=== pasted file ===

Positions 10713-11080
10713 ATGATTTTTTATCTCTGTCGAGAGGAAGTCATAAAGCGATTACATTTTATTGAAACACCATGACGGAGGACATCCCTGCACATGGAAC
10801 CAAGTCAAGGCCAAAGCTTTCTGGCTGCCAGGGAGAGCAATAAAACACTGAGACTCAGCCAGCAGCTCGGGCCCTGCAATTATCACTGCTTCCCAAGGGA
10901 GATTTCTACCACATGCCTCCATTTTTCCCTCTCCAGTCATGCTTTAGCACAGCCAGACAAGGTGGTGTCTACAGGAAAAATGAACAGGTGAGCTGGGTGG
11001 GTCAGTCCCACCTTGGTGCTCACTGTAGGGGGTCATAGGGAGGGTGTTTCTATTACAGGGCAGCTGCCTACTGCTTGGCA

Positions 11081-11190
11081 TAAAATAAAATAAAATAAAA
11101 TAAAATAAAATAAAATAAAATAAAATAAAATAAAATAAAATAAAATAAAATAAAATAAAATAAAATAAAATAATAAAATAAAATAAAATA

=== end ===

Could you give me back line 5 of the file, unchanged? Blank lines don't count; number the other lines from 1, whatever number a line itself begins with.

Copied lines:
11001 GTCAGTCCCACCTTGGTGCTCACTGTAGGGGGTCATAGGGAGGGTGTTTCTATTACAGGGCAGCTGCCTACTGCTTGGCA